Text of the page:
Quality improvement (QI) interventions related to the use of central venous catheters (CVCs) were, on average, associated with 57% fewer infections and $1.85 million in net savings to hospitals within 1-3 years of implementation, based on the results of a meta-analysis of data from 113 hospitals.
“Hospitals that have already attained very low infection rates (through the use of quality improvement checklists) would likely see smaller clinical benefits and savings than in the studies we have reviewed,” said Dr. Teryl Nuckols of Cedars-Sinai Medical Center, Los Angeles. “Nonetheless, we found that QI interventions can be associated with declines in CLABSI (central line-associated bloodstream infection) and/or CRBSI (catheter-related bloodstream infection) and net savings when checklists are already in use, and when hospitals have CLABSI rates as low as 1.7-3.7 per 1,000 CVC-days.”
Dr. Nuckols and colleagues did a literature search and examined results from 15 unique studies representing data from 113 acute care hospitals. All studies addressed quality improvement interventions designed to prevent CLABSI and/or CRBSI.
Studies were eligible for the analysis if they reported or estimated the quality improvement intervention’s clinical effectiveness, measured or modeled its costs, compared alternatives to the intervention, and reported both program and infection-related costs.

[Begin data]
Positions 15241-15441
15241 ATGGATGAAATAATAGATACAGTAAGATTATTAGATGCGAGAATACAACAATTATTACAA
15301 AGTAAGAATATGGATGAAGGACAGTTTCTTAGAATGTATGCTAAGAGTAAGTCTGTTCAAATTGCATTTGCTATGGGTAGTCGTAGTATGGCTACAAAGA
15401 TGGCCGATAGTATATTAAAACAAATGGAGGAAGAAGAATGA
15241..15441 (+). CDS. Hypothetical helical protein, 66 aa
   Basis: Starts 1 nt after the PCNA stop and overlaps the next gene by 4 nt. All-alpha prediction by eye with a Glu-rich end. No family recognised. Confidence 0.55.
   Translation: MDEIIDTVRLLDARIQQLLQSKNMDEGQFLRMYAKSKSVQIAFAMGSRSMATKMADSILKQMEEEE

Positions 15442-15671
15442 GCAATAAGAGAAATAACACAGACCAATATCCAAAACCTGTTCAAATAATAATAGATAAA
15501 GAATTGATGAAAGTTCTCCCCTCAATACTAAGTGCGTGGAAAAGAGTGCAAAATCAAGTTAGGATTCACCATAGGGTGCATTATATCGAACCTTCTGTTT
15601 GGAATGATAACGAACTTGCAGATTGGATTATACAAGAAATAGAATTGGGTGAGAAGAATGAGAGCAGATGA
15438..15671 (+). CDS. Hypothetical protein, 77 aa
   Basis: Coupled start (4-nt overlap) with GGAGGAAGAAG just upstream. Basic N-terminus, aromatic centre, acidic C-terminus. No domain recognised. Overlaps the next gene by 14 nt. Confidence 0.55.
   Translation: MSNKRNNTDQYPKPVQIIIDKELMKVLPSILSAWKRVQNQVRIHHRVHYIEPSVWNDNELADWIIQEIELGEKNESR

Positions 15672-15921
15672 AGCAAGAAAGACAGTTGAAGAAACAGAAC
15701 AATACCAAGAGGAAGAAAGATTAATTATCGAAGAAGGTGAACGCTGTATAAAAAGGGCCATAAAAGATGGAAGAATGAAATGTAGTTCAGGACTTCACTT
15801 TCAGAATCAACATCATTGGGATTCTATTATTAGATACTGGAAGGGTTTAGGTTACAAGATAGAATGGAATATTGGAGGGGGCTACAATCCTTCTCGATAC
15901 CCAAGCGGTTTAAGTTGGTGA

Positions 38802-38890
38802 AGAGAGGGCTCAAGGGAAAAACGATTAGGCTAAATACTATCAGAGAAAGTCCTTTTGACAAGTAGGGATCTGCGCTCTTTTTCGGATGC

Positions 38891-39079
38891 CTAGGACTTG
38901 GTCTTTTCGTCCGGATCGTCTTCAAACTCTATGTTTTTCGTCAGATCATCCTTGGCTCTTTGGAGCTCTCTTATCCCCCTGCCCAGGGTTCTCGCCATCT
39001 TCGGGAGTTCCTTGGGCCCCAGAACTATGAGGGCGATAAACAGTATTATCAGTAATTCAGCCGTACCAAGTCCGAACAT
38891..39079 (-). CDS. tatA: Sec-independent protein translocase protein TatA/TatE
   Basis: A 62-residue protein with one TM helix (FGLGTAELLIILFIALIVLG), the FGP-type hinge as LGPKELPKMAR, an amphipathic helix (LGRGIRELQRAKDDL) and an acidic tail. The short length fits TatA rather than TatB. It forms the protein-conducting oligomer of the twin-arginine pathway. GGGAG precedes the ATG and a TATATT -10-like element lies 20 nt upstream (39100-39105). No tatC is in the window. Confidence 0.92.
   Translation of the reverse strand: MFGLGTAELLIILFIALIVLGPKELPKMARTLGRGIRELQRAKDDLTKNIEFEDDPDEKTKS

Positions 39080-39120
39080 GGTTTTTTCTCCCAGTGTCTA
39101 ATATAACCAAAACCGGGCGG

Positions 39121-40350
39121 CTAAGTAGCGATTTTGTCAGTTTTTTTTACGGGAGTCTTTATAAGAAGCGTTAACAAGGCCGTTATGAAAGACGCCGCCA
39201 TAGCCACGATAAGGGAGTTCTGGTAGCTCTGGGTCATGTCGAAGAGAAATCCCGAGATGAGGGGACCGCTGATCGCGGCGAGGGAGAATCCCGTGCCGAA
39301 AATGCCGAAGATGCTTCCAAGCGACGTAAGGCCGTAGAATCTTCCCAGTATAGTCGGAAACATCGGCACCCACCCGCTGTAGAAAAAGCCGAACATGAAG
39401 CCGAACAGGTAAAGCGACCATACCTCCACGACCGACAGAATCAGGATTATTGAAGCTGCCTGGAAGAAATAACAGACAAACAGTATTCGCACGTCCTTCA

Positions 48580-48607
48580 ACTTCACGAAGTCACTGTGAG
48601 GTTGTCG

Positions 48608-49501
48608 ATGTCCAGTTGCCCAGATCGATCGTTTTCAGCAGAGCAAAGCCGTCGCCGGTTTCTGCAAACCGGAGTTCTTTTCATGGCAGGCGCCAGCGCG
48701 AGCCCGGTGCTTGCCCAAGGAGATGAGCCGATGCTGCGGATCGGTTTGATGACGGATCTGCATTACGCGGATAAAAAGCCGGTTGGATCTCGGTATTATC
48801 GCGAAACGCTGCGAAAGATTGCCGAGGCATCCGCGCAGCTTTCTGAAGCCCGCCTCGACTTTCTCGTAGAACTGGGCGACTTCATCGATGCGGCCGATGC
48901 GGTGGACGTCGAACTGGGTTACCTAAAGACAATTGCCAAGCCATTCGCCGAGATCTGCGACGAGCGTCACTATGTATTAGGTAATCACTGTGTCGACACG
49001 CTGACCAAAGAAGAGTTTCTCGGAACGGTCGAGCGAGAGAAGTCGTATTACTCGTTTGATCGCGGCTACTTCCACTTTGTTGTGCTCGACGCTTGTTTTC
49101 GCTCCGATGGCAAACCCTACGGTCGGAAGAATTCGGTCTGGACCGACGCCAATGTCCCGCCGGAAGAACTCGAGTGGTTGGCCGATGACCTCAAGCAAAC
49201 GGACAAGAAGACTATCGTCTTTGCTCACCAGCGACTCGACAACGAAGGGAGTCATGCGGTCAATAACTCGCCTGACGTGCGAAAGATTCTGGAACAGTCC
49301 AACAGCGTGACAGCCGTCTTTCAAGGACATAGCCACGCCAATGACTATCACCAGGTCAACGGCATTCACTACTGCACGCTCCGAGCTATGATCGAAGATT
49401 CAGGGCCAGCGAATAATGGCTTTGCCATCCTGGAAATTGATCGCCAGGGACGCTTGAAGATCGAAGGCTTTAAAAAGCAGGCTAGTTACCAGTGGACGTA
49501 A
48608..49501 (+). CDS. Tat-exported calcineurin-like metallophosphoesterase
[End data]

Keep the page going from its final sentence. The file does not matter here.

Insertion checklists were examined in 12 studies, physician education in 11 studies, ultrasound-guided placement of catheters in 3 studies, all-inclusive catheter kits in 5 studies, sterile dressings in 5 studies, chlorhexidine gluconate sponge or antimicrobial dressing in 2 studies, and antimicrobial catheters in 2 studies.
Overall, the weighted mean incidence rate ratio was 0.43 (95% confidence interval, 0.35-0.51) and incremental net savings were $1.85 million (95% CI, $1.30 million to $2.40 million) per hospital over 3 years (2015 U.S. dollars). Each $100,000 increase in program cost was associated with $315,000 greater savings (95% CI, $166 000-$464 000; P less than .001). Infections and net costs declined when hospitals already used checklists or had baseline infection rates of 1.7-3.7 per 1,000 catheter-days. (doi: 10.1001/jamainternmed.2016.6610 )
Dr. Nuckols acknowledged that the price tag for achieving these savings “may be burdensome for hospitals with limited financial resources … wages and benefits account for two-thirds of all spending by hospitals, and a quarter of hospitals have had negative operating margins in recent years. We found that, for CLABSI- and CRBSI-prevention interventions, median program costs were about $270,000 per hospital over 3 years – but reached $500,000 to $750,000 in some studies.”
The researchers recommended that “future research should more thoroughly examine the relationships among hospital financial performance, economic investments in QI, and effects on quality of care.”